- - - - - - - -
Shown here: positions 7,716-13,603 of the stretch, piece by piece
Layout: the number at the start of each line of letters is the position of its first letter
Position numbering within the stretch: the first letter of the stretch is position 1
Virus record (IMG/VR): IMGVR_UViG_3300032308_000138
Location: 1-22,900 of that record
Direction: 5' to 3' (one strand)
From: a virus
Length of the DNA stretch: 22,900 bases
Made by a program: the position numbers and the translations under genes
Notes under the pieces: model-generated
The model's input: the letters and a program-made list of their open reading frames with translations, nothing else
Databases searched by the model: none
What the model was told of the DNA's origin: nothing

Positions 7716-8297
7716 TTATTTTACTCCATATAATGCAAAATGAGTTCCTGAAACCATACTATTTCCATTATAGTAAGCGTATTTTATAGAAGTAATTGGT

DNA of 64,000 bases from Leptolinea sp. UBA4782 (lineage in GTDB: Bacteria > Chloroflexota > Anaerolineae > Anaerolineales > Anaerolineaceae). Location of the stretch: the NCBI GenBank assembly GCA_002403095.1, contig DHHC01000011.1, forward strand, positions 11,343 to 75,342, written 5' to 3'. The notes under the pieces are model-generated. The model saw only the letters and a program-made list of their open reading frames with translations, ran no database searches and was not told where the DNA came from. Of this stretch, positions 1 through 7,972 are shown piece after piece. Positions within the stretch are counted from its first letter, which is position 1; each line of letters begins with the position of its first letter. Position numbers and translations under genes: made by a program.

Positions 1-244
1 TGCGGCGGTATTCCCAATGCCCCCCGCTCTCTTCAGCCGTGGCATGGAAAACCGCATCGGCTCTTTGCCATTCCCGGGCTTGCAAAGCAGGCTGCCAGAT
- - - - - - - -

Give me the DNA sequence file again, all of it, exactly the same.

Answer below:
Shown here: positions 7,716-13,603 of the stretch, piece by piece
Layout: the number at the start of each line of letters is the position of its first letter
Position numbering within the stretch: the first letter of the stretch is position 1
Virus record (IMG/VR): IMGVR_UViG_3300032308_000138
Location: 1-22,900 of that record
Direction: 5' to 3' (one strand)
From: a virus
Length of the DNA stretch: 22,900 bases
Made by a program: the position numbers and the translations under genes
Notes under the pieces: model-generated
The model's input: the letters and a program-made list of their open reading frames with translations, nothing else
Databases searched by the model: none
What the model was told of the DNA's origin: nothing

Positions 7716-8297
7716 TTATTTTACTCCATATAATGCAAAATGAGTTCCTGAAACCATACTATTTCCATTATAGTAAGCGTATTTTATAGAAGTAATTGGT

DNA of 64,000 bases from Leptolinea sp. UBA4782 (lineage in GTDB: Bacteria > Chloroflexota > Anaerolineae > Anaerolineales > Anaerolineaceae). Location of the stretch: the NCBI GenBank assembly GCA_002403095.1, contig DHHC01000011.1, forward strand, positions 11,343 to 75,342, written 5' to 3'. The notes under the pieces are model-generated. The model saw only the letters and a program-made list of their open reading frames with translations, ran no database searches and was not told where the DNA came from. Of this stretch, positions 1 through 7,972 are shown piece after piece. Positions within the stretch are counted from its first letter, which is position 1; each line of letters begins with the position of its first letter. Position numbers and translations under genes: made by a program.

Positions 1-244
1 TGCGGCGGTATTCCCAATGCCCCCCGCTCTCTTCAGCCGTGGCATGGAAAACCGCATCGGCTCTTTGCCATTCCCGGGCTTGCAAAGCAGGCTGCCAGAT